Hannah Geil-Neufeld on Sharon Picasso’s “pleasure. only briefly.”

sharon picasso

Where am I? Watching a nest. In an abandoned warehouse, maybe. Certainly a big dark space. I’m at the BLB, but the space feels huge when the light comes on that draws my attention to the nest. It’s off to one side, tucked in a corner of the huge room. There’s something there. A person? At first I can’t quite tell. The light illuminates the nest (a collection of orange extension cords and a few light fixtures) and a still shape. Arms start to move. They show me that they are arms. They show me that they are attached to a body. I am surprised that I am surprised by this. Once I see it I don’t understand how I didn’t see it all along.

And then the piece is over.

Not really, but the title is certainly fitting. After watching pleasure. only briefly. I feel like I just woke up after having ten different dreams in the span of a minute, but I can’t quite remember any one of the dreams specifically. Certain images stick, and I have a lingering visceral memory of what happened, but try to say it out loud to myself or someone else and it slips. I grab at it because I want it back. There was a nest. It was orange. Was grandpa there? Yes. Were there crickets? Yes. And construction sounds? Yes. What was Grandpa doing with the crickets at a construction site? Was it one dream or separate dreams? Before I can answer these questions I’m back at the BLB (the stage and space shrink back down to their natural size when the house lights come on) and Picasso is on stage talking to Laurie Van Wieren about the making of the piece in classic 9 x 22 fashion.

But let me try to take you into the dream. The piece happens in segments created by light. Picasso is the sole performer and also controlling the lights by flipping switches in the nest. She flips a switch, performs a segment of movement, flips a switch, and starts something new. The switch-flipping changes the lighting and the quality and/or pace of the movement in a way that makes it pleasantly difficult to tell exactly who is controlling who. At one point Picasso flips a switch that sends her into a convulsive state that ends as soon as she hits the lights again. Is Picasso or the light in control?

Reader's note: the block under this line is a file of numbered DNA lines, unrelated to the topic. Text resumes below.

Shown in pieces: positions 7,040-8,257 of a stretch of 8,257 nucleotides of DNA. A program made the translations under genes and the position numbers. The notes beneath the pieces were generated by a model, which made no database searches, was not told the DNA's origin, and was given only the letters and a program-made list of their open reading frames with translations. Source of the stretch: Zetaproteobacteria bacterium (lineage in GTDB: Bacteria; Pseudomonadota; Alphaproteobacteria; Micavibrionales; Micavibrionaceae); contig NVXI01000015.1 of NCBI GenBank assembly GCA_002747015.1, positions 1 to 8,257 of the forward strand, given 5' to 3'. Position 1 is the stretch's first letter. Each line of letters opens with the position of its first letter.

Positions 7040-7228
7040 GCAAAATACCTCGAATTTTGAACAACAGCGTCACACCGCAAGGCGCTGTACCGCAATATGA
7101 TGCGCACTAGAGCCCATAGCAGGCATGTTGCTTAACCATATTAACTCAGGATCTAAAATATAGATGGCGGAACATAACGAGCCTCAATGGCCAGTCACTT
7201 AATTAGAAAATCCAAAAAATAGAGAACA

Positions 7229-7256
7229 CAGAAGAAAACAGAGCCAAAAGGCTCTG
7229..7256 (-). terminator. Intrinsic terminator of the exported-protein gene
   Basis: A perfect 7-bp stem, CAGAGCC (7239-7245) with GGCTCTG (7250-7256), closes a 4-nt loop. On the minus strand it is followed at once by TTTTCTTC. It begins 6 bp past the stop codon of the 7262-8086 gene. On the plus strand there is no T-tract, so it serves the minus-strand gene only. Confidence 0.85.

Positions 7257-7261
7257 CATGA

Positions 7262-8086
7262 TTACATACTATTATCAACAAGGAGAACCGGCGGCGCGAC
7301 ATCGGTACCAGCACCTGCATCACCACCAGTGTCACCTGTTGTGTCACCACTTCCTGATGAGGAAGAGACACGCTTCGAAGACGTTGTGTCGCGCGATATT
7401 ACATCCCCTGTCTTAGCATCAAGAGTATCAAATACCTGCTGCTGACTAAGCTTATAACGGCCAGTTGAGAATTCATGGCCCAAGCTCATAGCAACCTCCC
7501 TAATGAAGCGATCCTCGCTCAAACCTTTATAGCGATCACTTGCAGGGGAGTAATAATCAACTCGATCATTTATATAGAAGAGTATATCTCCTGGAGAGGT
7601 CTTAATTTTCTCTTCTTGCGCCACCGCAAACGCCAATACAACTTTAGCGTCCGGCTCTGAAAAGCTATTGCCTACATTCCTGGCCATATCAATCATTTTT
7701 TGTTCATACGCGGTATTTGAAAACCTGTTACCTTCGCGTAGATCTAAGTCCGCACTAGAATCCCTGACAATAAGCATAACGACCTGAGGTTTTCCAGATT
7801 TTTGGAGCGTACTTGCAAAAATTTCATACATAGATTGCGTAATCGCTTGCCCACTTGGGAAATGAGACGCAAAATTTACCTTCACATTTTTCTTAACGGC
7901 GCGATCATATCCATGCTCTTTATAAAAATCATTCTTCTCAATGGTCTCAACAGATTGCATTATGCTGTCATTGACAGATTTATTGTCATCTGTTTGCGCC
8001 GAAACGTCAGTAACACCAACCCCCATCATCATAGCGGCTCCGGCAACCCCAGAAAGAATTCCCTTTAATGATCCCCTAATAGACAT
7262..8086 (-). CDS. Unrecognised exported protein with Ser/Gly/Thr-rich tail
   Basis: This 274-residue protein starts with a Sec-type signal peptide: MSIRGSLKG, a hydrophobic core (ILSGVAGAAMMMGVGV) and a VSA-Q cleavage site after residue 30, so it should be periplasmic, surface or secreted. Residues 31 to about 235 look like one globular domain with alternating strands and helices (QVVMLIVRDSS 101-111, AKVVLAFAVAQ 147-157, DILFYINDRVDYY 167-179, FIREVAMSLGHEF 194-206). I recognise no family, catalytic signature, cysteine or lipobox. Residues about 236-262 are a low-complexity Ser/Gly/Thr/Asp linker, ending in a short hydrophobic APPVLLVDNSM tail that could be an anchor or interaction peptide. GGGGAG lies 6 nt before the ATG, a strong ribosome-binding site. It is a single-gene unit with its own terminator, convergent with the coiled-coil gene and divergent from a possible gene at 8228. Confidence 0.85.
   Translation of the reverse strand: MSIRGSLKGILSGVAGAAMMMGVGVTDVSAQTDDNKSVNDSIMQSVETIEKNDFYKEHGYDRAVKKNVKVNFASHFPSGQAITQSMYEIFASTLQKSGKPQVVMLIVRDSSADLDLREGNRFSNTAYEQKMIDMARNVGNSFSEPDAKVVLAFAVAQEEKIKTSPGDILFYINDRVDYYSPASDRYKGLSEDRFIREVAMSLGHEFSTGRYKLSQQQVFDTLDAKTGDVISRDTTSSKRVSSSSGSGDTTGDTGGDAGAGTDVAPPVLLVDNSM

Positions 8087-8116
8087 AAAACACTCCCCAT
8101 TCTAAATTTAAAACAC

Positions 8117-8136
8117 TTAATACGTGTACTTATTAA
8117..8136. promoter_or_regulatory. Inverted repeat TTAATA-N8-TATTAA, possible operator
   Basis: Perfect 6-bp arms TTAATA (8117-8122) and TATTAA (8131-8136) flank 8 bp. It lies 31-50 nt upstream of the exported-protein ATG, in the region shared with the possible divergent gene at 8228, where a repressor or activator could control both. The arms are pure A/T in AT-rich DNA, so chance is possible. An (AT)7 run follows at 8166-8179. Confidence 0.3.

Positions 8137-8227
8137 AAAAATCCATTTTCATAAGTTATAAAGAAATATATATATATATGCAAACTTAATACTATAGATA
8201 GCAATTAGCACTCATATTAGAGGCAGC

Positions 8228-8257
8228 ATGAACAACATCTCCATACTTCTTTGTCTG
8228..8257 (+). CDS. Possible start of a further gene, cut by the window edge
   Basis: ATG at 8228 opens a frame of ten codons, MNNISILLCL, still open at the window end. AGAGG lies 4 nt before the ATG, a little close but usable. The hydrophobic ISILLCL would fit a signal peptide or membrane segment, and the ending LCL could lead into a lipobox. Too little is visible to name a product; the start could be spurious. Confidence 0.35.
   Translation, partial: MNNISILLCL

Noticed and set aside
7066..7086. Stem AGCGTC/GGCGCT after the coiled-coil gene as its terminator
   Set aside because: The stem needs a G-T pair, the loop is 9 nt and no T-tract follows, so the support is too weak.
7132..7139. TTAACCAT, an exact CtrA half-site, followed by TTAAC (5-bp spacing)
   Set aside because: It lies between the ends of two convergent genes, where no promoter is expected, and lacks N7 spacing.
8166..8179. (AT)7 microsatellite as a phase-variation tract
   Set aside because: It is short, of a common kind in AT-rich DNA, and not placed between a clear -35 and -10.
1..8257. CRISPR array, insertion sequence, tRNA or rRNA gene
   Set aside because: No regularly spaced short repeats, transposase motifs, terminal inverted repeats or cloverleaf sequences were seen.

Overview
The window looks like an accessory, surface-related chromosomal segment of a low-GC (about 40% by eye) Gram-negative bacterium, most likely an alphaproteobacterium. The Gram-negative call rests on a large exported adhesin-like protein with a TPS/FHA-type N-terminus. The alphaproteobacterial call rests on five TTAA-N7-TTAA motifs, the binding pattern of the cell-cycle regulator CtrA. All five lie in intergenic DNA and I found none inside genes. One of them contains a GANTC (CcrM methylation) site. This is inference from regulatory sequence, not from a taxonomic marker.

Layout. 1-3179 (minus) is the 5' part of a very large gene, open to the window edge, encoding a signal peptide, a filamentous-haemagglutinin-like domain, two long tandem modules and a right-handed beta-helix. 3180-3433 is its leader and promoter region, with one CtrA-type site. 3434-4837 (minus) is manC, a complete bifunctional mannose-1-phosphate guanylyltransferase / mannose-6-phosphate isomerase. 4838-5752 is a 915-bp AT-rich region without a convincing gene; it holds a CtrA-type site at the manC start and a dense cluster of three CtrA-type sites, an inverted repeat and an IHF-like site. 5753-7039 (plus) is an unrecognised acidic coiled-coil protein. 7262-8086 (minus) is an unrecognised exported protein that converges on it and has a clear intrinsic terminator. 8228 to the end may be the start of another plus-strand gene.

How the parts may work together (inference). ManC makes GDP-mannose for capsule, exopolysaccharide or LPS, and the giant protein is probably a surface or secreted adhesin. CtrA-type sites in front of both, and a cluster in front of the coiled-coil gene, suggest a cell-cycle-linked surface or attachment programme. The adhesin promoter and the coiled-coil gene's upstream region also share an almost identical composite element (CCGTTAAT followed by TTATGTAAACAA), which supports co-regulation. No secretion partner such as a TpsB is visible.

Throughout the piece a soundscape composed by Picasso adds an extra layer to the movement. The first sounds I hear are “nature sounds” (ocean, crickets) and as the piece progresses highways and construction sounds are added to the mix. A repetitive clanging emerges. I crave silence.

And then the dream is over.

In the talkback, I learn that Picasso started by doing a lot of reading about synapses in the brain, but then decided to put the books down and rely on what her body already knew to make the piece. It is clear that Picasso’s body knows a lot. She mentions that the sound score was a recreation of the soundscape one hears sitting on her mother’s patio at night. She didn’t know that that was what it was until after she made it. She also notes that she forgot to turn on the strobe light during this particular showing of the piece. Multiple audience members mention a strobe-like experience during the convulsing section of movement. Picasso’s movement and light control made a strobe, without a strobe, without knowing she was making a strobe.

pleasure. only briefly. reminds me of two truths:

a) we know things that we don’t know we know

and

b) in the moment between seeing something that we know and recognizing what it is, we learn something new

Gratitude for both. Reminders from dreams we can’t quite remember.

Arms. Grandpa. Crickets. Black.

 

-Hannah Geil-Neufeld

 

pleasure. only briefly.

created and performed by Sharon Picasso

9×22 Dance/Lab

Bryant-Lake Bowl Theater

November 25, 2015

 

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